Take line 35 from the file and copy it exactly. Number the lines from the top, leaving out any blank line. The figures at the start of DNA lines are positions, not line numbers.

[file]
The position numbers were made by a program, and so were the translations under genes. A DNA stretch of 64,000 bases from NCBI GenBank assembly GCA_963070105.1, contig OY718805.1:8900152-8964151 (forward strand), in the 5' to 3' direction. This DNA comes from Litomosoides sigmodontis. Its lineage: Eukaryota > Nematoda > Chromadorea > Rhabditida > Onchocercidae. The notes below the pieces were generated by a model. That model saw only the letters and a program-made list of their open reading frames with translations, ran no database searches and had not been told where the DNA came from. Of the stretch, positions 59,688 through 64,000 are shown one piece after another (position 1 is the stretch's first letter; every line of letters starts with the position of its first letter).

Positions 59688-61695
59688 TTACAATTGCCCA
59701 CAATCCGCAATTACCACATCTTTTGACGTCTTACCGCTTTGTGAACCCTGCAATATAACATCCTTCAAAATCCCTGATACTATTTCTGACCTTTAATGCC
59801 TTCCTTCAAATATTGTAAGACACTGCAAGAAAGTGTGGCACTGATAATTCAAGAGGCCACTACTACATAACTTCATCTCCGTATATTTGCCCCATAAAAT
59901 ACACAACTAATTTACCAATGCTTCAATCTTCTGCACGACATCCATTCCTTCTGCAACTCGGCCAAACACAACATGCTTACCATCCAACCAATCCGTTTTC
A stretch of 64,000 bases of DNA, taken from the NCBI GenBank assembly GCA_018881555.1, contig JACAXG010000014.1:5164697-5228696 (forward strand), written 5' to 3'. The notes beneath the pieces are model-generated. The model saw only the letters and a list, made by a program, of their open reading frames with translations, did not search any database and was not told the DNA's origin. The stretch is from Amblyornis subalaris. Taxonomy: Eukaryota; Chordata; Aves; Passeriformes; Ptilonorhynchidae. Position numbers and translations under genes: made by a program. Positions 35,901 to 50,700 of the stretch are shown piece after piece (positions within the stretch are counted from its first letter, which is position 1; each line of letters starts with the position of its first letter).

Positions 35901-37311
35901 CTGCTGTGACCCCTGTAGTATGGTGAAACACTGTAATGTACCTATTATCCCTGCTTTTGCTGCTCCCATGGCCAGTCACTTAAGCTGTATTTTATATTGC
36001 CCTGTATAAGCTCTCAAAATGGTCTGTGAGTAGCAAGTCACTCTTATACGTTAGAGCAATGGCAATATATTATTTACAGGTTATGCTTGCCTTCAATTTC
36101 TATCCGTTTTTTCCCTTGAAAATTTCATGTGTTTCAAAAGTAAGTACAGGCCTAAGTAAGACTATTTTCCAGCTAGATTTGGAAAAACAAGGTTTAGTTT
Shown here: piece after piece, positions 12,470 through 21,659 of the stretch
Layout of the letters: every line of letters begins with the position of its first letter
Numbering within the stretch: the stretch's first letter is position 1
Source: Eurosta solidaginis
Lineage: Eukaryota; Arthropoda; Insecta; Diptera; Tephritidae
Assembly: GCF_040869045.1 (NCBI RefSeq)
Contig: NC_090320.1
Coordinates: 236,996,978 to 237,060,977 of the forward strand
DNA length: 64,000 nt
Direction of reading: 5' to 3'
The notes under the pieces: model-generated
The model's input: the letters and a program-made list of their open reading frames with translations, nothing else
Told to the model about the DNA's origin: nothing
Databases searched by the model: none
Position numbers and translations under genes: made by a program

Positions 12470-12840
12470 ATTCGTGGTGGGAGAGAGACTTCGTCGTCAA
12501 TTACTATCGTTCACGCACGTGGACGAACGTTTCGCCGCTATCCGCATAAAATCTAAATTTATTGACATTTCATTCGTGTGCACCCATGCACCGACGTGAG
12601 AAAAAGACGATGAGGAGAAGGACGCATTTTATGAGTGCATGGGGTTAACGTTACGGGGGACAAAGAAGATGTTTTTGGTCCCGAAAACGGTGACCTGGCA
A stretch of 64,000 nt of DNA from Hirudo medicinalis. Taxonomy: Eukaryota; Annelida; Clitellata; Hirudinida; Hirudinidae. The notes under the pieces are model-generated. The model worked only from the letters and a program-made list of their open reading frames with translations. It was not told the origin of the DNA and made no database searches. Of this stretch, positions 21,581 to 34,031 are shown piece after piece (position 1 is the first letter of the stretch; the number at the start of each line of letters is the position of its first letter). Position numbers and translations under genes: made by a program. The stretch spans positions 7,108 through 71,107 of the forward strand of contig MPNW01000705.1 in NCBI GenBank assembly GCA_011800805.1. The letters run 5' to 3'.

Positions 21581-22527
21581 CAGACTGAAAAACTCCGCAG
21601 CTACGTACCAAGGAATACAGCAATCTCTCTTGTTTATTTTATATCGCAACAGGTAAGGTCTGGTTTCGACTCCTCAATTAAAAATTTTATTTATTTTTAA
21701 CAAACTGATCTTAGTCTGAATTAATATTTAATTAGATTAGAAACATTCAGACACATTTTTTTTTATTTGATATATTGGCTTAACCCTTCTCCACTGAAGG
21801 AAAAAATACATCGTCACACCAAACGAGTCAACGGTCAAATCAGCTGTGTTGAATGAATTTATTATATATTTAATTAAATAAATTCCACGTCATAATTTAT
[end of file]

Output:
21701 CAAACTGATCTTAGTCTGAATTAATATTTAATTAGATTAGAAACATTCAGACACATTTTTTTTTATTTGATATATTGGCTTAACCCTTCTCCACTGAAGG